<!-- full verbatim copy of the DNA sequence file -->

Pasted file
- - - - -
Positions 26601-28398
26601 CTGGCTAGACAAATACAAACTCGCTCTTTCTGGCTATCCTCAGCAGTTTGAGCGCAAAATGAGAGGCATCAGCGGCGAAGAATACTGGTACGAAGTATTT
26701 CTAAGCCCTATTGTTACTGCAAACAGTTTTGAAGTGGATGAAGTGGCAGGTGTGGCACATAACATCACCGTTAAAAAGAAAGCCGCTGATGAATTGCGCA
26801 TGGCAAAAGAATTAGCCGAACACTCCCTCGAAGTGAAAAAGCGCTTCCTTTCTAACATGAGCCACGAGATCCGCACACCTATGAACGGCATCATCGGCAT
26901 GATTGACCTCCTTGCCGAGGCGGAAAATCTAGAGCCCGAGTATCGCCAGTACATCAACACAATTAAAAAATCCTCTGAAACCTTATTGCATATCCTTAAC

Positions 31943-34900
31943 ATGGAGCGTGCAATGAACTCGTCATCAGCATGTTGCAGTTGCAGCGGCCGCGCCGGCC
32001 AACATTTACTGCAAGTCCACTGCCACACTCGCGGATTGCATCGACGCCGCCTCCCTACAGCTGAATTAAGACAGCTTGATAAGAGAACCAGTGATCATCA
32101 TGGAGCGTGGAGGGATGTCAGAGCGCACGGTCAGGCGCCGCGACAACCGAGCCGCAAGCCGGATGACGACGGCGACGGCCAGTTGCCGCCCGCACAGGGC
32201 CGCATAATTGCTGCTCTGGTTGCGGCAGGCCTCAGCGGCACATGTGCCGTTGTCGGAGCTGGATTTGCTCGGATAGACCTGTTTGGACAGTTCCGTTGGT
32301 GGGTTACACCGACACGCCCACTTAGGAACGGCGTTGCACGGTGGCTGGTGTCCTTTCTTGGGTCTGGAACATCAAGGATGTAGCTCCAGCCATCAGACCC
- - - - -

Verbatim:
Positions 26601-28398
26601 CTGGCTAGACAAATACAAACTCGCTCTTTCTGGCTATCCTCAGCAGTTTGAGCGCAAAATGAGAGGCATCAGCGGCGAAGAATACTGGTACGAAGTATTT
26701 CTAAGCCCTATTGTTACTGCAAACAGTTTTGAAGTGGATGAAGTGGCAGGTGTGGCACATAACATCACCGTTAAAAAGAAAGCCGCTGATGAATTGCGCA
26801 TGGCAAAAGAATTAGCCGAACACTCCCTCGAAGTGAAAAAGCGCTTCCTTTCTAACATGAGCCACGAGATCCGCACACCTATGAACGGCATCATCGGCAT
26901 GATTGACCTCCTTGCCGAGGCGGAAAATCTAGAGCCCGAGTATCGCCAGTACATCAACACAATTAAAAAATCCTCTGAAACCTTATTGCATATCCTTAAC

Positions 31943-34900
31943 ATGGAGCGTGCAATGAACTCGTCATCAGCATGTTGCAGTTGCAGCGGCCGCGCCGGCC
32001 AACATTTACTGCAAGTCCACTGCCACACTCGCGGATTGCATCGACGCCGCCTCCCTACAGCTGAATTAAGACAGCTTGATAAGAGAACCAGTGATCATCA
32101 TGGAGCGTGGAGGGATGTCAGAGCGCACGGTCAGGCGCCGCGACAACCGAGCCGCAAGCCGGATGACGACGGCGACGGCCAGTTGCCGCCCGCACAGGGC
32201 CGCATAATTGCTGCTCTGGTTGCGGCAGGCCTCAGCGGCACATGTGCCGTTGTCGGAGCTGGATTTGCTCGGATAGACCTGTTTGGACAGTTCCGTTGGT
32301 GGGTTACACCGACACGCCCACTTAGGAACGGCGTTGCACGGTGGCTGGTGTCCTTTCTTGGGTCTGGAACATCAAGGATGTAGCTCCAGCCATCAGACCC